NSF receives many inquiries each month from consumers who are concerned about the presence of microorganisms in their drinking water, bacteria and parasites in particular. Although the presence of bacteria is usually limited to untreated water supplies, such as private or community wells with limited or no central disinfecting treatment, it is possible for microorganisms to become present in public water supplies as well, given the right conditions.
If you have ever had a bacteriological test performed, you mostly likely heard the testing laboratory refer to the presence or absence of coliform bacteria. But what are coliform bacteria and how dangerous are they?
Coliform bacteria occur naturally in the intestines of humans and animals. Although some forms of coliform, such as fecal coliform, can be infectious, they are not considered to be pathogenic or disease causing. However, their presence in water generally indicates that conditions exist in which other, more harmful forms of bacteria or viruses may be present. Because coliform bacteria are easy to culture and relatively safe to handle in a laboratory setting, the EPA chose this category of bacteria as the indicator organism to be used to determine the microbiological quality of drinking water.
Both public water utilities and private labs, including health departments, utilize the total coliform test to analyze the initial microbiological quality of the water supply being tested. If the total coliform test is negative, the microbiological quality is considered good at the sampling point. If a total coliform test is confirmed positive, additional testing can be performed for other forms of bacteria, such as fecal coliform or E. coli. This is especially common on private well supplies, as detection of these bacteria in the well water supply can indicate a problem with a nearby septic field.
Similar to bacteria, cysts live in the intestines of humans and animals. However, cysts are classified as protozoa, not bacteria. Because they have a protective outer shell, they are generally immune to the effects of chlorine and other chemical agents commonly used to disinfect drinking water. However, this same protective shell means that cysts cannot readily change their shape or size as bacteria can, allowing them to be effectively removed from drinking water through some non-chemical forms of treatment, such as Filtration.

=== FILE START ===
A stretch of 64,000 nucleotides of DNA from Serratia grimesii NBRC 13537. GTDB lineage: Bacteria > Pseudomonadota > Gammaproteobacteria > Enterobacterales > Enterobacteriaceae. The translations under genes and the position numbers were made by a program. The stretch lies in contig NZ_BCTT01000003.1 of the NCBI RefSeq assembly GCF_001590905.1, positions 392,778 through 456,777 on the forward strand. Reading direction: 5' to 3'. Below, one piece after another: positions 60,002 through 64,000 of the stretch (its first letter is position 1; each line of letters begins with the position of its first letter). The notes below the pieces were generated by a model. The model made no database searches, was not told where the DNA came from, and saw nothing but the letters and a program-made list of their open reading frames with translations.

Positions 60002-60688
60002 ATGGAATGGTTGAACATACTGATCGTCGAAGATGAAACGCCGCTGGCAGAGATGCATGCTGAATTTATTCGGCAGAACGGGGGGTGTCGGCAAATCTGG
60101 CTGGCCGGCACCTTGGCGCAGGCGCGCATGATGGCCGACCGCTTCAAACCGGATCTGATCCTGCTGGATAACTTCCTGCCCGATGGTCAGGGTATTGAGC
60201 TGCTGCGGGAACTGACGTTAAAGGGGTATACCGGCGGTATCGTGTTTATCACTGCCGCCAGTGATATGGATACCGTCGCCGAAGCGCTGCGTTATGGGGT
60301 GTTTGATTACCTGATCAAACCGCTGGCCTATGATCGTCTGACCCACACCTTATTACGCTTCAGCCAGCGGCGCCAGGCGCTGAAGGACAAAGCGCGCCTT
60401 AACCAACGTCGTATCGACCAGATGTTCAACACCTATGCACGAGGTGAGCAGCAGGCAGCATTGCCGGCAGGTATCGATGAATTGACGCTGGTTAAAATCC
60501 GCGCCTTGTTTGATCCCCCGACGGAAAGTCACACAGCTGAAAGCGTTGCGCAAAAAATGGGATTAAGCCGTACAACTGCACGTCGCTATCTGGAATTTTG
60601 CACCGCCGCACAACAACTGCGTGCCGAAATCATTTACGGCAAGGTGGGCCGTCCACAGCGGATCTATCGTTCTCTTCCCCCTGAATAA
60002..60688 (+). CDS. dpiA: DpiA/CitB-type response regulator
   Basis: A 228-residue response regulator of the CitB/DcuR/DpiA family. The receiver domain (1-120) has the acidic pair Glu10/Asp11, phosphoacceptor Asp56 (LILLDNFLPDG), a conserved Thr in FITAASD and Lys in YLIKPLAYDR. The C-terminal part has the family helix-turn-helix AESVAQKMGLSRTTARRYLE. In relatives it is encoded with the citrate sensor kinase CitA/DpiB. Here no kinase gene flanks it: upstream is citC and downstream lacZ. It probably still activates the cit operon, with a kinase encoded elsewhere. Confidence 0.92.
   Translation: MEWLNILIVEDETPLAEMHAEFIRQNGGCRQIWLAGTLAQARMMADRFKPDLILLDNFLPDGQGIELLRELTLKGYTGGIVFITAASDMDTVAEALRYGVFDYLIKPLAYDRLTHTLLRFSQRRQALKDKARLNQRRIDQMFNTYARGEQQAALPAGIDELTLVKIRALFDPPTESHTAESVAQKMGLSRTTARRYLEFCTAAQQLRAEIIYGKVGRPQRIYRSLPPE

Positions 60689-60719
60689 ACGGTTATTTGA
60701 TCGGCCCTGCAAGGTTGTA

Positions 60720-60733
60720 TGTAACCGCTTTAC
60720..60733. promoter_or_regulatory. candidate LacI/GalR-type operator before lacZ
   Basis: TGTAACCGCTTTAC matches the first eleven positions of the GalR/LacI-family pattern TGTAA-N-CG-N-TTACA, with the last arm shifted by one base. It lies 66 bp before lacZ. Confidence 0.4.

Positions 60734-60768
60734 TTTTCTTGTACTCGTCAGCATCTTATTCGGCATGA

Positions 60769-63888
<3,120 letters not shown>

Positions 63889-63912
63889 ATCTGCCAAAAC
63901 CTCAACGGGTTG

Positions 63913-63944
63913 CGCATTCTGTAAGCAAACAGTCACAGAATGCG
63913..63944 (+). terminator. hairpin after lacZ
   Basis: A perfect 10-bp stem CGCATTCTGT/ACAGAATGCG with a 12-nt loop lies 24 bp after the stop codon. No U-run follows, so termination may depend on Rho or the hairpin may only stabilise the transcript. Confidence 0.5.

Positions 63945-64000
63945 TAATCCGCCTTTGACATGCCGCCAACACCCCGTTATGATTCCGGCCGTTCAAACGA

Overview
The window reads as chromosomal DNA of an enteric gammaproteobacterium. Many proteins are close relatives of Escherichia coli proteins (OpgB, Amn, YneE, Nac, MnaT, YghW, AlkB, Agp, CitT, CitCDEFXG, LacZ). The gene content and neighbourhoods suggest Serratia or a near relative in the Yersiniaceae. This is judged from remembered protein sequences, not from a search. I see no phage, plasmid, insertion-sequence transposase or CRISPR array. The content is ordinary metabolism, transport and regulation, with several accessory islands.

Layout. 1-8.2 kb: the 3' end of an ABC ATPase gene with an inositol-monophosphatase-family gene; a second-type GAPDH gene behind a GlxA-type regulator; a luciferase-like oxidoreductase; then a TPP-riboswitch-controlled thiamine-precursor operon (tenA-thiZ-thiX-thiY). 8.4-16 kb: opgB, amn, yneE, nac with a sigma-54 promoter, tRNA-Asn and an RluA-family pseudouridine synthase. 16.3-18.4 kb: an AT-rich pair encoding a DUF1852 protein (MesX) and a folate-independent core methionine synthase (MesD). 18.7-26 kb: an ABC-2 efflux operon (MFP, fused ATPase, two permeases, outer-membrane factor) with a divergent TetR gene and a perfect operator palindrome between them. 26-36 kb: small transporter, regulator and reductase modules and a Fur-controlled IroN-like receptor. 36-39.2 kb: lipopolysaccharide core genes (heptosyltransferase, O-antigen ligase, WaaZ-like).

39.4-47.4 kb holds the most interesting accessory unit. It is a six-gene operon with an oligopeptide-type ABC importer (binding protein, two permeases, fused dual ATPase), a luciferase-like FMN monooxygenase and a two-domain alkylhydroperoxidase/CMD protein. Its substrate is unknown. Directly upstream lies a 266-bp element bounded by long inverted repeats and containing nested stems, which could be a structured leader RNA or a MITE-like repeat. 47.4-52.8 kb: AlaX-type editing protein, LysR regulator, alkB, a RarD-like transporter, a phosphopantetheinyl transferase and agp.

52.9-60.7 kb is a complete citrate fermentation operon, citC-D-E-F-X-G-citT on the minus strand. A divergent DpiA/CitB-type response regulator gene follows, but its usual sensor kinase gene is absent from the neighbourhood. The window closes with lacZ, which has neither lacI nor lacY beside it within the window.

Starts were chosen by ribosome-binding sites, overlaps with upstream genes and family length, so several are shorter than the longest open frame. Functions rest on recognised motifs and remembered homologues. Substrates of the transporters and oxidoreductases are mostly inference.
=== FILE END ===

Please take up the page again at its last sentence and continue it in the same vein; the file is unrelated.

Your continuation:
There are several options homeowners can use to disinfect their incoming water supplies if they suspect bacteria are present.
Microbiological testing is an important part of maintaining water quality. Municipalities are required to test for bacteria on a regular basis, and any violation of microbiological standards will result in a boil water notice being issued. It is important that consumers with private wells also perform bacteriological testing at least annually.
If you have a Filtration device installed and want to determine what capabilities it may have to protect you against bacteria or other contaminants, contact the manufacturer or see if the product is certified by an independent lab for that purpose. It is important that systems be installed and operated according to the manufacturer's instructions. For example, some manufacturers advise not to use their home water treatment device on water supplies known to contain bacteria. Some systems may need to be disinfected and the filter components replaced if they are accidentally exposed to microbiologically contaminated water.
Consumers are welcome to contact our Consumer Affairs Office (1-800-673-8010 or via email at email@example.com) for further information or answers to questions about microorganisms in drinking water and options for treatment. Additional information on drinking water and home water treatment products is also available in our Drinking Water section.